I would like to say mindlessly, but it would be incorrect to say so, because even though the word would fall right into place, mindless isn't the word to use for - what I would from here on out refer to as - a need great enough to beget such extremeness. But reading her choices wasn't the most saddening part, it was following on helplessly as all her sacrifices and efforts came to naught. After The Little Mermaid becomes human, the Prince finds her and takes custody of her. Yes, custody, not care, because he only loved her as one would love a child. He made several references to the girl who saved him but he never realized she was right there under his very nose. And I swear I found this silly, did they not read and write during that time? But of course, this question was only a consequence of reading such a book in the time of my life when my mind favors logic above all else. So what do you do? Squelch it and read on.

⏩ Through Hans' tale, you find out that the witch who granted The Little Mermaid her wish was just a tool, a passive character in the flow of events. This really intrigued me because in the Disney version, the witch named Ursula was a very antagonistic villain. She became evil so Ariel could shine and be blameless. Hans showed us the reality of life and how choices work. Letting The Little Mermaid take responsibility for her actions. You do the deed, you pay the price and bear the responsibility. It's all you, it can be that linear and there's no villain sometimes, sometimes you become the villain, your very own antagonist.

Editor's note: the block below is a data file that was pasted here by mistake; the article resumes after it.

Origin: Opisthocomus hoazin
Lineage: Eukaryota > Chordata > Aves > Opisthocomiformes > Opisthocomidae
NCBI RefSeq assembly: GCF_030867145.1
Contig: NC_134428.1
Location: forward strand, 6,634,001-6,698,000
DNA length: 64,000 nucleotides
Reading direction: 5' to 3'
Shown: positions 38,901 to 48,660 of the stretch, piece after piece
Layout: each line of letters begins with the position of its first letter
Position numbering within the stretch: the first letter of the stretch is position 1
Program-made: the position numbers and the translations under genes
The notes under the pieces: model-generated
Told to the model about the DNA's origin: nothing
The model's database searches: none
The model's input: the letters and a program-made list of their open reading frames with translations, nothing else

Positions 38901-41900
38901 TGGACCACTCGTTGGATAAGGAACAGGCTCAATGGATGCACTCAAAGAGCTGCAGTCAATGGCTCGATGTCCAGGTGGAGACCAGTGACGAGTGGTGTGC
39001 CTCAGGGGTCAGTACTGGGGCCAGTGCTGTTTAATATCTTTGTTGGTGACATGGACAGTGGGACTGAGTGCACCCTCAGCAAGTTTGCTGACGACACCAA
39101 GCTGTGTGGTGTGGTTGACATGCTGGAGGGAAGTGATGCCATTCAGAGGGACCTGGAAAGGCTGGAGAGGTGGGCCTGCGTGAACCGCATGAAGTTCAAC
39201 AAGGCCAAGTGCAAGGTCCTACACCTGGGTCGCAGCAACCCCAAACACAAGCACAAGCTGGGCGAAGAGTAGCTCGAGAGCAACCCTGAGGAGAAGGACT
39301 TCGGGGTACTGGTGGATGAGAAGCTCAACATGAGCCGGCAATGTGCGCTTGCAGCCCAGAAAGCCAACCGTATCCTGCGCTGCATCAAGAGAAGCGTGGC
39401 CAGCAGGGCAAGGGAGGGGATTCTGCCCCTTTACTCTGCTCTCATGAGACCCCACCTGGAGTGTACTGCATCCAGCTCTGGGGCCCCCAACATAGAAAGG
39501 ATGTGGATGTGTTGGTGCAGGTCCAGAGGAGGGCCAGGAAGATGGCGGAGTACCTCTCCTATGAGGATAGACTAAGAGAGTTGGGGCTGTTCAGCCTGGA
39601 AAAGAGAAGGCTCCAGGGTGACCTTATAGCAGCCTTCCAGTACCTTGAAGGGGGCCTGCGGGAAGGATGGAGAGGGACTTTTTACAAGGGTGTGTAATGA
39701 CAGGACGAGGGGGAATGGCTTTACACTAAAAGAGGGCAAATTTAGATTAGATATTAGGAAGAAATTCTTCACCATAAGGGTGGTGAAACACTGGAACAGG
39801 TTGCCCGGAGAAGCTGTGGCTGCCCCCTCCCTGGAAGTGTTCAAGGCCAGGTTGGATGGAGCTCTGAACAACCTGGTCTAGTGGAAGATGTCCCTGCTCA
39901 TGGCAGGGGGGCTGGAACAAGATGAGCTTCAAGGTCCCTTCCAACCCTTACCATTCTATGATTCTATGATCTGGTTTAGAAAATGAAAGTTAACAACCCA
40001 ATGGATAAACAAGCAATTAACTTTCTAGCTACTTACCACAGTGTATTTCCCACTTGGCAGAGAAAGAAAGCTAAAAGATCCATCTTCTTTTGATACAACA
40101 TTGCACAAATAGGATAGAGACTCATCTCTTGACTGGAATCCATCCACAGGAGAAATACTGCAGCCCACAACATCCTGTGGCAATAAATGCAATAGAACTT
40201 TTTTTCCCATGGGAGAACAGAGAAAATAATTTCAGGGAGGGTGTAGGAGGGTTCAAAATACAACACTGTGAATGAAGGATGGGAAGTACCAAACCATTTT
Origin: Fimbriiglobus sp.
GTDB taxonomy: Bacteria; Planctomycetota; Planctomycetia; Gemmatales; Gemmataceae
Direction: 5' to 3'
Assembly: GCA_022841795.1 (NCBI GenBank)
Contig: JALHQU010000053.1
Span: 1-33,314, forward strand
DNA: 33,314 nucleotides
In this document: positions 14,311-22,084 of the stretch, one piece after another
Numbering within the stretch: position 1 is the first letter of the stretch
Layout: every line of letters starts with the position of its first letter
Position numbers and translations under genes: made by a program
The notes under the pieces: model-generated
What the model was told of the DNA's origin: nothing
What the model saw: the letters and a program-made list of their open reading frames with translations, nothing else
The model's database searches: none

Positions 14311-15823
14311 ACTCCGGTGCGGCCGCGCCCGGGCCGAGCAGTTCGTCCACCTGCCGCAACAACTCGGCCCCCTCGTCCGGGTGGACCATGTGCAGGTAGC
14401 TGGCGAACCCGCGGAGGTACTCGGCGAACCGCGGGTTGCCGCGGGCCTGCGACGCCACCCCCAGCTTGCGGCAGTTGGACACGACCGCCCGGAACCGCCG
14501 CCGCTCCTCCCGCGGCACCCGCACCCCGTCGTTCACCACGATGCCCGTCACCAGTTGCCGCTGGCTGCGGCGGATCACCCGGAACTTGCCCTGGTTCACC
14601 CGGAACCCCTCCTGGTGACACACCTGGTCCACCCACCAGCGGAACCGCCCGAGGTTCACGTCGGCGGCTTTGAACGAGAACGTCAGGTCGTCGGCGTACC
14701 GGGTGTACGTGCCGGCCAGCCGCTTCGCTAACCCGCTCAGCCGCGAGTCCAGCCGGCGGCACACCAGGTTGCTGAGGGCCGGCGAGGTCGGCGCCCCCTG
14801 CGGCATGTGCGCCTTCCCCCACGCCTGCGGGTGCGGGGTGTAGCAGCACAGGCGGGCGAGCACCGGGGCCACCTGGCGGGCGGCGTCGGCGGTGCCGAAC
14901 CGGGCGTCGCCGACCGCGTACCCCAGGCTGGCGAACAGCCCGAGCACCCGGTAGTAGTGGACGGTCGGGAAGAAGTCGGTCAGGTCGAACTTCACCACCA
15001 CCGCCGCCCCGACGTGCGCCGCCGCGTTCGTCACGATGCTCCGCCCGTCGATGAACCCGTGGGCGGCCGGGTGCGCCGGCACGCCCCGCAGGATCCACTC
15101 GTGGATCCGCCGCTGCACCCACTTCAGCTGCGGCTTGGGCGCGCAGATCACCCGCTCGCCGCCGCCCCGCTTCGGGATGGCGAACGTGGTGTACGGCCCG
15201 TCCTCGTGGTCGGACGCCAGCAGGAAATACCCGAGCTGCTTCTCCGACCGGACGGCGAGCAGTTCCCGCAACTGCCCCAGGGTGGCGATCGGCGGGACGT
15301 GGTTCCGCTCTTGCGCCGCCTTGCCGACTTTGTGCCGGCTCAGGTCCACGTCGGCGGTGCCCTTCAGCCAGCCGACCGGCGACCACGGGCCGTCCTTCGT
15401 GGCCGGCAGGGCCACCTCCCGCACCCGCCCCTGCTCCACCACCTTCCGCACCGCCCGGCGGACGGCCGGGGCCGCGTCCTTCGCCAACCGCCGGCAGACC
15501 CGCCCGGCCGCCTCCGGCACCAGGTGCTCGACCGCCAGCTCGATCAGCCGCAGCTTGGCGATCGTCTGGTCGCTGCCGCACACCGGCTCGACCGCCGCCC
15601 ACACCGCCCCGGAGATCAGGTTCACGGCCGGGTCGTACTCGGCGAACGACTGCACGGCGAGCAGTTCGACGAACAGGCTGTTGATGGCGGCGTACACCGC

⏩ Hans captured the beauty of life - and afterlife, the mystery of it's meaningfulness and meaninglessness. The Little Mermaid saw the human world through a glass window. She idolized that world. She wanted to have a soul, to bask in quality and damn quantity, for what is a hundred years if you have not love, hope, passion, happiness and equals in opposite to show for it? Is it wrong to aspire to greater, to look at life as beyond the horizon and not through myopic eyes? And if mundane contentment will not do, how much are you willing to give up to achieve such glorious living? How much is okay to give up?